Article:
One of Brazil’s best-known samba schools, the innovative Beija-Flor de Nilópolis, is putting freedom of expression, the right to protest and grassroots movements at the heart of Carnival this year. Bringing together civil society groups, current campaigns, and human rights activists, including ARTICLE 19’s Brazil and South America regional office, Beija-Flor de Nilópolis’ unique contribution to the parade will take place on the evening of Monday, 20 February.
The samba’s chief focus will be on people’s power to achieve their rights and freedoms. It will also highlight racial and gender equality, the fight against poverty with a specific emphasis on housing rights, social justice, and socio-environmental rights. It will celebrate protest as an invaluable tool to bring about change – and to help challenge setbacks or attempts to undermine freedoms. Beija-Flor de Nilópolis and its group of carnival-goers will highlight freedom of expression’s vital role in safeguarding rights as endorsed in the Universal Declaration of Human Rights.
‘It will be incredible to celebrate our struggles and victories in the midst of a historic moment that means so much – of democratic reconstruction and passing through the worst moment of the health crisis,’ said Denise Dora, executive director of ARTICLE 19’s Brazil and South America’s office.
‘We feel honoured to be with Beija-Flor celebrating the vitality of resistance and popular struggles, bringing to the avenue the importance of freedom of expression to guarantee human rights.’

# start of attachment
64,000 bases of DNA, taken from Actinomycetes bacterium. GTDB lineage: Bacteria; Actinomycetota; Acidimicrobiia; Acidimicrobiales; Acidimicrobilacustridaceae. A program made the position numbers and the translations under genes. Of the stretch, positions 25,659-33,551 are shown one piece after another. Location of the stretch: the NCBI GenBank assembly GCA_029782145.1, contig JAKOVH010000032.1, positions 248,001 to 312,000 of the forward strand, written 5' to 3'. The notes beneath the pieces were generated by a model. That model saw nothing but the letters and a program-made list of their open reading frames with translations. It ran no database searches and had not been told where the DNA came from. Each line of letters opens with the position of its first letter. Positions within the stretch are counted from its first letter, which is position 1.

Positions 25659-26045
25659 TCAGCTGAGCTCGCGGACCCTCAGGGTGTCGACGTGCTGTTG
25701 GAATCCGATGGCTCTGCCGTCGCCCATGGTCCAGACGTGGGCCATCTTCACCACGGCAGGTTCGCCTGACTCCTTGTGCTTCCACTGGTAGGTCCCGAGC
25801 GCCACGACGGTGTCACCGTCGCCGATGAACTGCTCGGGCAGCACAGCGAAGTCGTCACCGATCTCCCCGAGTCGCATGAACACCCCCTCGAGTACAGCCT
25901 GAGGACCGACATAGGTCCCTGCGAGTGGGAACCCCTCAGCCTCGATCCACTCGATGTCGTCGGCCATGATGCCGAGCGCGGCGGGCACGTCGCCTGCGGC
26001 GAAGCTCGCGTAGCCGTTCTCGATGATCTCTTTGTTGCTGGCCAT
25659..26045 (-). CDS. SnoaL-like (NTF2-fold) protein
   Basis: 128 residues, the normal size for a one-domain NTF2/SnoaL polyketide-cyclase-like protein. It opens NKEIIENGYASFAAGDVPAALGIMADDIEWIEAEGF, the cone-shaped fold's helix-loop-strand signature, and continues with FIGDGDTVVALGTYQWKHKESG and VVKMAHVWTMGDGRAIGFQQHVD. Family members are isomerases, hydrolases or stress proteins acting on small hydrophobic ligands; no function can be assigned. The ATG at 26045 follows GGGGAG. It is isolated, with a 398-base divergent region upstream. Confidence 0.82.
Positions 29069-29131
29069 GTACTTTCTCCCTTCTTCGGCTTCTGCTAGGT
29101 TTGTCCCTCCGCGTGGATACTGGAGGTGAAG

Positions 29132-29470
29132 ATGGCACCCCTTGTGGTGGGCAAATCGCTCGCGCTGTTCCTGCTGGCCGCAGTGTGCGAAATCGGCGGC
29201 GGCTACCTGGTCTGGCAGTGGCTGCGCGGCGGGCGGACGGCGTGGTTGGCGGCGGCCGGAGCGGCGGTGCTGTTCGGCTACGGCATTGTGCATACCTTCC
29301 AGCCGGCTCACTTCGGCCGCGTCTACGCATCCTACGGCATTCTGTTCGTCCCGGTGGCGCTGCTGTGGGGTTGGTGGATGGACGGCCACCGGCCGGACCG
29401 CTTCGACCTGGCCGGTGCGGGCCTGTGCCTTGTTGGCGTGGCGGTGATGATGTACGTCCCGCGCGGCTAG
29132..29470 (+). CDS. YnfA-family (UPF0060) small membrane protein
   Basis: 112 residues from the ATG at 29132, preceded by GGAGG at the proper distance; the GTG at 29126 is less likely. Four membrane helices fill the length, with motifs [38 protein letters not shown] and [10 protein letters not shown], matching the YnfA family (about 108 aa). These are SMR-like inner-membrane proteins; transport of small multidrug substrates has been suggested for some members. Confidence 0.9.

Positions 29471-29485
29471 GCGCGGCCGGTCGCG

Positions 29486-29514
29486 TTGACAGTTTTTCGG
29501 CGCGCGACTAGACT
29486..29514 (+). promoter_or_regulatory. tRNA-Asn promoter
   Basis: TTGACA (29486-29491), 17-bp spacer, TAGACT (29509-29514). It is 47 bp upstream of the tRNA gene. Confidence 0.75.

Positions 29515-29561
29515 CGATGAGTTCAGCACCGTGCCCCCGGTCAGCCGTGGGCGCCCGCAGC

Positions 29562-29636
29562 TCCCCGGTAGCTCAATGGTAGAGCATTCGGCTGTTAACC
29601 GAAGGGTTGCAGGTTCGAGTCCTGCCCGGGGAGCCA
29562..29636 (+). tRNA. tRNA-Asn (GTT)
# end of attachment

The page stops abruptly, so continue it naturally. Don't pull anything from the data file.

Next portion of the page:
After the parade in Rio de Janeiro’s avenue Sambadrome Marquês de Sapucaí, ARTICLE 19 and partner groups will organise a range of activities, including an online debate on freedom of expression, all of which will be open to the public.
Another of Beija-Flor de Nilópolis’ key objectives is a celebration of Brazilian identity, and in particular, reclaiming and reframing the narrative about the country’s independence. The ‘Brava Gente! The cry of the excluded’ initiative marks the 200th anniversary of Brazilian independence – but not the ‘official’ one recounted in history books on 7 September, 1822, when Portugal’s monarchy declared Brazil to be independent. The samba, created especially for Carnival, is about the significant role the people of Bahia – mainly Indigenous, Black and poor people – played in achieving Brazilian independence, culminating in the expulsion of the last Portuguese soldiers on 2 July 1823.
‘Information is a fundamental public good for democracy, development and dialogue,’ said Marlova Noleto, director and representative of UNESCO in Brazil, which, along with ARTICLE 19’s Brazil and South American regional office and other organisations, is partnering with Beija-Flor for carnival. ’UNESCO, as a United Nations agency designated to promote freedom of expression and, consequently, freedom of the press and information, defends initiatives that promote this awareness and highlight the importance of protecting the responsible flow of data, always transparent and verified, both in the online and offline world, and freedom of expression as essential values for democracy, peace and equal rights.’
Carnival, which is broadcast live to millions of people, has always been about joy and celebration, and it has always had a political, educational dimension too: a grandiose open-air stage that reflects society. This year Beija-Flor de Nilópolis is showing just what that means to so many in the wake of the Covid 19 pandemic and with a new president in office. The parade is an opportunity to represent diversity in Brazil and highlight the strong work of civil society organisations across the country.
Beyond Carnival, ARTICLE 19 and UNESCO will continue to work with civil society organisations on human rights, freedom of expression and the right to protest, including through developing debates and events about the themes raised by the Beija-Flor de Nilópolis Carnival samba.